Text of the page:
In August, the Timberwolves announced Saunders had been diagnosed with Hodgkin’s lymphoma. In September, he was admitted to the hospital after experiencing complications from chemotherapy treatment. The Minneapolis Star-Tribunereported earlier this month Saunders’s health had taken a downturn.
“The NBA family is mourning today over the tragic loss of our friend and colleague, Flip Saunders,” NBA commissioner Adam Silver said in a statement. “With more than 40 years around the game, 20 of them in the NBA, Flip’s untimely passing has left a gaping hole in the fabric of our league. Flip was a beloved figure around the NBA, nowhere more so than in Minnesota, demonstrating a genuine and consistent passion for his players, his team and the game. On behalf of the NBA, we offer our most sincere condolences to Flip’s wife, Debbie, their four children and the entire Minnesota Timberwolves organization.”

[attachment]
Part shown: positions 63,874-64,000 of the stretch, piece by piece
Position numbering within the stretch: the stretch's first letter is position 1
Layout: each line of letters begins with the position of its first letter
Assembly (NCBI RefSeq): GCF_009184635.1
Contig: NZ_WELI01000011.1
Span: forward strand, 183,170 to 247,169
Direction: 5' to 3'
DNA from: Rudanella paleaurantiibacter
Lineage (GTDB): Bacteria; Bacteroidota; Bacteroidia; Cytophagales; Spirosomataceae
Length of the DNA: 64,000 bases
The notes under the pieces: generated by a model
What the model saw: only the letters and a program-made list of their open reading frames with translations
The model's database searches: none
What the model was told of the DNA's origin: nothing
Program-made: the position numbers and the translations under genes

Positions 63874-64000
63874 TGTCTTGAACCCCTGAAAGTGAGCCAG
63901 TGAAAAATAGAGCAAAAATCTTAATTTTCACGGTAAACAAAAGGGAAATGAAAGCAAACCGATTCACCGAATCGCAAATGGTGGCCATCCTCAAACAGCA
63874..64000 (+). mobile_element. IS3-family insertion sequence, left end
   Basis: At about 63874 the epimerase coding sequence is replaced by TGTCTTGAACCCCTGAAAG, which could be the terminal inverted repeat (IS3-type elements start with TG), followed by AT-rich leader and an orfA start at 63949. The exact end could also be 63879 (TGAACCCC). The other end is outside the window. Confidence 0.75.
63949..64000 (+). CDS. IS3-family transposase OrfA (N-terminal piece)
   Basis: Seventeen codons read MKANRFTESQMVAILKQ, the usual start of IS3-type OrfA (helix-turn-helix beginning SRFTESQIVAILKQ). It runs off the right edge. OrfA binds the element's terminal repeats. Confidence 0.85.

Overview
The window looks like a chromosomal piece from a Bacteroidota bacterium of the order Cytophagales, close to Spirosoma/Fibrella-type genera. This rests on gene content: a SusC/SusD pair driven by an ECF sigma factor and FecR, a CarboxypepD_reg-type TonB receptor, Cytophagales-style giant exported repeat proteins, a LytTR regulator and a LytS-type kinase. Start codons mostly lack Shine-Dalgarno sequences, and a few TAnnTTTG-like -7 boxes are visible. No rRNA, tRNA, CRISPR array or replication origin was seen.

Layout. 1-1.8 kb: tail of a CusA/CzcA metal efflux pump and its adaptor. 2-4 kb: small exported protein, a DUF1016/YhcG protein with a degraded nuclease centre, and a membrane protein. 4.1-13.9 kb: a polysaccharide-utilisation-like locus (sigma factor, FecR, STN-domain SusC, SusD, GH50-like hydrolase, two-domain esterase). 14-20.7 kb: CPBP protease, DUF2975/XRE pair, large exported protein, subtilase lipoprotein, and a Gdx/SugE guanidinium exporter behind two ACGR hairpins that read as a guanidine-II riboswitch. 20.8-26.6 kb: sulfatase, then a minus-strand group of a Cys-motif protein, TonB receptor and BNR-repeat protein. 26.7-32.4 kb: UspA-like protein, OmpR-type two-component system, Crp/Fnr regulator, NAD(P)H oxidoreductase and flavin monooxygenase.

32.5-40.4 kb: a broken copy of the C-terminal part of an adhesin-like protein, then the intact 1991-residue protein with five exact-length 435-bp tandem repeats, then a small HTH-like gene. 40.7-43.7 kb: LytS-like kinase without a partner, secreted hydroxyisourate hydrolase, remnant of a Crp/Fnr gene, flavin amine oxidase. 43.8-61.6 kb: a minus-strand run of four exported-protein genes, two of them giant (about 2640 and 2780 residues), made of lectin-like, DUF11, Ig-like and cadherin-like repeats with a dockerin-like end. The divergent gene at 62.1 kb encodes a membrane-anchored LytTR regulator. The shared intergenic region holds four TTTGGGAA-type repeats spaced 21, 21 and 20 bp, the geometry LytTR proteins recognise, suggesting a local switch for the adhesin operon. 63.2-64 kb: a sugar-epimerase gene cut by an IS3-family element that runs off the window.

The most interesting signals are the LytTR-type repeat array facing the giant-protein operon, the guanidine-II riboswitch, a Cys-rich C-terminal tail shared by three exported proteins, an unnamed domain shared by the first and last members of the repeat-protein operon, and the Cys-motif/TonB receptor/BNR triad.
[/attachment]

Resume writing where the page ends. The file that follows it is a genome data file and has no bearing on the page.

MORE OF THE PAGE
Saunders began a second coaching stint with the Timberwolves in June 2014, one year after becoming president of basketball operations. Saunders originally coached Minnesota from ’95–05.
The Cleveland native also coached the Washington Wizards and Detroit Pistons. Saunders had a career mark of 654–594, with a 47–51 record in the playoffs. Saunders reached three conference finals with the Pistons, and led the Wolves to multiple 50-win seasons during his first stint with the team.
“Flip was a symbol of strength, compassion, and dignity for our organization. He was a shining example of what a true leader should be, defined by his integrity and kindness to all he encountered,” Timberwolves owner Glen Taylor said in a statement. “Today is not a day to reflect on Flip’s accomplishments in basketball or what he brought to us as an organization on the court, but rather to indicate what he meant to us as a co-worker, friend, member of the community and the basketball world at large.”
Saunders is survived by his wife Debbie and their four children.
- Rohan Nadkarni